Study Guide

Code Name Verity Manipulation

By Elizabeth Wein


Maddie listened as the wireless operator made her first radio call, in German, as cool and crisp as if she'd been giving radio instructions to Luftwaffe bombers all her life. The Luftwaffe boy's voice responded in a gasp of gratitude, practically weeping with relief. (1.10.XI.43.66)

It's funny how we, and even Maddie and Julie, can feel sorry for the pilot even though we know he's fighting for the enemy. Is there something about knowing a person is being lied to that makes us feel bad for him?

"Bear in mind," said Creighton soberly, holding the other man's magnified eyes with his own over the top of his steepled fingers, "these two work well together."

clk/sd and w/op

Bloody Machiavellian English Intelligence Officer playing God. (1.11.XI.43.205-207)

This is how it starts: special duties clerk and wireless operator forming an amazing team. The wheels are spinning in Creighton's and the English Intelligence Officer's heads. We already know this ends badly. How much blame can we assign to the people who identify and train Julie for what happens to her? Are they just doing their jobs?

I liked him—don't get me wrong—beautiful eyes behind the dreadful specs, and very lithe and powerful beneath the scholarly tweed. It was wonderful flirting with him, all that razor-edge literary banter, like Beatrice and Benedick in Much Ado About Nothing. A battle of wit, and a test, too. But he was playing God. I noticed, I knew it, and I didn't care. It was such a thrill to be one of the archangels, the avengers, the chosen few. (1.11.XI.43.209)

Now we know Julie was in on it, totally complicit in her handler's plans for her. Does the fact that she essentially seals her own fate make it easier or harder to accept her death?

He pored over the pages again and produced Maddie's clothing ration coupons. Her stomach turned over. She never found out how he got them.

He handed them to her. "Explain to your colleague you were called in here today so we could return these and give you a lecture about taking greater care with your personal papers."

"Well, I jolly well will be more careful with them after this," she told him fiercely. (1.21.XI.43.40-42)

Unsolved mysteries we want answers to: how did he get Maddie's ration coupons? Creeping around in her stuff? We get that there's a war on, but that's taking things too far, dude.

It is ridiculous that you have not already guessed the nature of my Intelligence work, Amadeus von Linden. Like you, I am a wireless operator.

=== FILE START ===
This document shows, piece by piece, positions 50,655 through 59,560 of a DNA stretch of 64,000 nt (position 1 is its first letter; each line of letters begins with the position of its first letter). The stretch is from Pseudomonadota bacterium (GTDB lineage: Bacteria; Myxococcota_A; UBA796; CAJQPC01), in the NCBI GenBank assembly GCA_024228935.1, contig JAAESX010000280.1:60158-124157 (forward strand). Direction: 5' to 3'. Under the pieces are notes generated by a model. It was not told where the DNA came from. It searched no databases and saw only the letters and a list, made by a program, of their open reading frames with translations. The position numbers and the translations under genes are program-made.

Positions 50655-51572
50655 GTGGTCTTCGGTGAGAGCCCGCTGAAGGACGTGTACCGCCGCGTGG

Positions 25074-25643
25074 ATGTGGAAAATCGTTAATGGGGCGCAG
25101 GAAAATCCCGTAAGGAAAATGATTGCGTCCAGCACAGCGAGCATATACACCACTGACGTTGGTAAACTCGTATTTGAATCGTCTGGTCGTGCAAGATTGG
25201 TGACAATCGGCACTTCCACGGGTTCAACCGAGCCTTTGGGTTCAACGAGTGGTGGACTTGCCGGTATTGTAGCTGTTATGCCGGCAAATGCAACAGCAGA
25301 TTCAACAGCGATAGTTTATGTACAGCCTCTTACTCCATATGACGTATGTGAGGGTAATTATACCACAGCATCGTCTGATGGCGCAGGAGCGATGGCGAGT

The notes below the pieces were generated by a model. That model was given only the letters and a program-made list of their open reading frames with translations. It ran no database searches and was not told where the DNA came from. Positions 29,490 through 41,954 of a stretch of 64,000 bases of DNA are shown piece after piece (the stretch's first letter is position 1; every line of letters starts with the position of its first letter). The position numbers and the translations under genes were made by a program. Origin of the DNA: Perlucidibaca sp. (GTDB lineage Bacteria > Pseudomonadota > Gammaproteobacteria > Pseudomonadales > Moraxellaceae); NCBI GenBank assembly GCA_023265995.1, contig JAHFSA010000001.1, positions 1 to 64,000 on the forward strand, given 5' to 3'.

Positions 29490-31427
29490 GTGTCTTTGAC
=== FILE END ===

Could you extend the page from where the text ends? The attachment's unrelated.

Like you, I am bloody good at it.

Our methods differ. (1.21.XI.43.141-143)

Bombshell, Shmoopsters. (Figuratively, not literally, so no need to take cover. Sorry… too soon?) Julie is also an interrogator. That "wireless operator" business is a cover and then a metaphor. We will give the girl this: her use of literary devices is superb.

At any rate I didn't miss a beat—this is how I operate. This is what I am so good at. Give me a hint, just one hint, and I will fake it. It's the thin end of the wedge for you, me laddie. (1.24.XI.43.11)

Julie's a good actor who can think on her feet, and she's pretty darn proud of it. Even after being tortured, she's still pretty vain about her mad skills. We say, you go, girl.

"I don't need papers!" I cried. "I don't need proof! I don't need electrified needles and ice water and battery acid and the threat of kerosene! All I do is ask a question, and you answer it! What more perfect proof than one lovely word out of you—Isolde? I'm a wireless operator!" (1.24.XI.43.19)

For an interrogator, von Linden isn't very good at protecting himself from interrogation. He knows Julie is Eva Seiler, but he still spills the beans the second she asks him a question.

How does she do it? She makes it sound like she is so cut up to be giving them this information, and it's all just bumph out of her head. She never told them ANYTHING. (2.20.1)

We really don't know how she does it, but Julie does admit a million times that she likes to make up stories. The clues are there that all is not as it seems. Why would Julie give her captors clues not to trust what she's saying?

Creighton is the name of the Colonel in Kim. I know, because Julie made me read it—partly, I am dead sure, as a warning about how both of us were being fine-tuned for the war machine by that Bloody Machiavellian Intelligence Officer whose real name she also knows perfectly well. (2.20.2)

Again Julie knows what's happening. She knows what the Intelligence Officer is up to, and she's happy to go along with it, though she does warn Maddie. Can books be a warning? Is there an implicit warning for readers in Code Name Verity?

I raised my head with a jerk and asked furiously, "Why? Why do you care whether I can come up with the coordinates out of my head? I can make up coordinates the way Julie made up code! Give me a map and I'll point it out, you don't need me to do this! What do you really want, you bloody Machiavellian BASTARD?"

He was silent for a minute.

"I've been asked to test you a bit," he confessed at last. "Turn up the heat, see how you respond. I'm not honestly sure what to do with you. The Air Ministry wants to take away your license and the Special Operations Executive wants to recommend you for a George Medal. They'd like you to stay with them." (2.26.39-41)

So you just got stuck in occupied France for two months and had to kill your best friend. Welcome home, Maddie. We're just going to lay the pressure on a teensy bit more. If you were Maddie, what would you choose?

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